Everything there is to say has undoubtedly been said about the Conan/Leno debacle. Conan’s last night behind The Tonight Show desk was funny, sweet, and quite joyful, all things considered. The montage of highlights, complete with Cheap Trick’s “Surrender”, was a clever, poignant call back to how Conan began his all too brief tenure. Like the song says, he might be giving up his time on NBC, but he’s not giving himself away in the name of fickle, fearful executives. Steve Carell, almost in Michael Scott mode, was a smart choice to conduct the exit interview. Tom Hanks recalled where it all started for Conan as a writer on SNL. Neil Young made another inspired musical contribution with “Long May You Run” (while it won’t be with the Peacock, let’s hope that prophecy comes to pass). Finally there was Will Ferrell in Lynyrd Skynyrd mode with a cover of “Free Bird.” Conan himself joined in on the guitar, and the energy from the studio infiltrated my increasingly cluttered apartment. Before picking up the ax, Conan delivered a completely sincere speech about his gratitude for the chances NBC had taken on him (not the easiest thing to do under the circumstances). He applauded his fans and closed with his personal philosophy that cynicism leads nowhere, that perseverance and decency are ultimately rewarded.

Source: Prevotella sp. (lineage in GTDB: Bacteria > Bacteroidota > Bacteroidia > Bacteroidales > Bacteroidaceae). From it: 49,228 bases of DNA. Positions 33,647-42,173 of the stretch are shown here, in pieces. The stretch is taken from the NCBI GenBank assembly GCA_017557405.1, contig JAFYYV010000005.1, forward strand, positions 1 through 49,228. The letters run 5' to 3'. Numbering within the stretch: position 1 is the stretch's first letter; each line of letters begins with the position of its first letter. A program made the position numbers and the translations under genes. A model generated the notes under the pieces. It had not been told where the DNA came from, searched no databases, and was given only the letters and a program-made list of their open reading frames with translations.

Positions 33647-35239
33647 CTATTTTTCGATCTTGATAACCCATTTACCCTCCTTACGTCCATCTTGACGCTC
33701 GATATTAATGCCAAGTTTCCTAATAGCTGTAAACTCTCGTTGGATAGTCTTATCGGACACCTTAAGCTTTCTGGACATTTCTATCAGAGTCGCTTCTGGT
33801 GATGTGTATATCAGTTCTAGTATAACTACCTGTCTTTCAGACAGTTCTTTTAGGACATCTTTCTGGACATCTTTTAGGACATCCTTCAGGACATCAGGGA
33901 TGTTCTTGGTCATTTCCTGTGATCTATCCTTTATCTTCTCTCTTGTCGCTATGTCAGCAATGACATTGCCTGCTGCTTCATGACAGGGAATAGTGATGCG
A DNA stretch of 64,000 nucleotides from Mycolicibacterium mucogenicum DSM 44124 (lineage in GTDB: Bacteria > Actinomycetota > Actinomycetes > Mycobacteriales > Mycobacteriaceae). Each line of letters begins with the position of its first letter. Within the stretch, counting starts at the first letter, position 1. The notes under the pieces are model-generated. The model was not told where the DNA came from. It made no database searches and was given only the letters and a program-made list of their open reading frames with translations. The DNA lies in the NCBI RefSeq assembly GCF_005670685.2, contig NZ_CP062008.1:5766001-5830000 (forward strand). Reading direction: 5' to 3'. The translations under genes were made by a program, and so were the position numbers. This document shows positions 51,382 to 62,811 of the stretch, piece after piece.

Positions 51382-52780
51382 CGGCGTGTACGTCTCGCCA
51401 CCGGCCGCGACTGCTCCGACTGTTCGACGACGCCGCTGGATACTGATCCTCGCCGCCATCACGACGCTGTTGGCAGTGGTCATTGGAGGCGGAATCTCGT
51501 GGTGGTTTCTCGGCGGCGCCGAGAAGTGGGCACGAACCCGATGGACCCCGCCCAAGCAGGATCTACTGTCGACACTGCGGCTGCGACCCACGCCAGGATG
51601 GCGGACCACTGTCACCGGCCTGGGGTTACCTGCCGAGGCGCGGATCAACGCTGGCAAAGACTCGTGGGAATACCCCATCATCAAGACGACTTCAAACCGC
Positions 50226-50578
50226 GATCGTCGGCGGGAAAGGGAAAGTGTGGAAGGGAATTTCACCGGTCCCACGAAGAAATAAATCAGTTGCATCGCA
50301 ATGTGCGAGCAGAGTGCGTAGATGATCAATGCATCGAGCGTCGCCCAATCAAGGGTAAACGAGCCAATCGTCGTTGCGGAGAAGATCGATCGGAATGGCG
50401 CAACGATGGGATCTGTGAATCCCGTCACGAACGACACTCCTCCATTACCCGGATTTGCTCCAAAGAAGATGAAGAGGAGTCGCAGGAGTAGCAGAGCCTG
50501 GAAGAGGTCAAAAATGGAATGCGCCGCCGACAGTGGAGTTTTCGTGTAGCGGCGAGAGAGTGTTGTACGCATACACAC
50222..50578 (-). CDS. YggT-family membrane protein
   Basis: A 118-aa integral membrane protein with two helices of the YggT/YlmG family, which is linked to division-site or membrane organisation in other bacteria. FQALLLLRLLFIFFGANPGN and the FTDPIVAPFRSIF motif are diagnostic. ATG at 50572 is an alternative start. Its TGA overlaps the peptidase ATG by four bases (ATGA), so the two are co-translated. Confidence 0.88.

In short, Conan went out with class. Jay Leno and Jeff Zucker do not know the meaning of the word. I can’t imagine a scenario where no one watches Jay come March 1 and Conan somehow returns to The Tonight Show. Another network is likely to scoop up Conan and Co., but having to wait until September equals lost momentum. Still, Leno can no longer hide behind his supposed good guy persona, and Conan, well on the road to cult hero status, will emerge the victor. Now that might not equal massive ratings, which is all NBC can comprehend. But there’s a little thing called legacy that transcends time and numbers. Conan is one for kindness and optimism, but he’s also one for principles. Without those, a man or woman stands for very little. Wherever Conan lands, I’ll be watching. And as for Leno? My mother could be his first guest. I’m never watching again. On principle.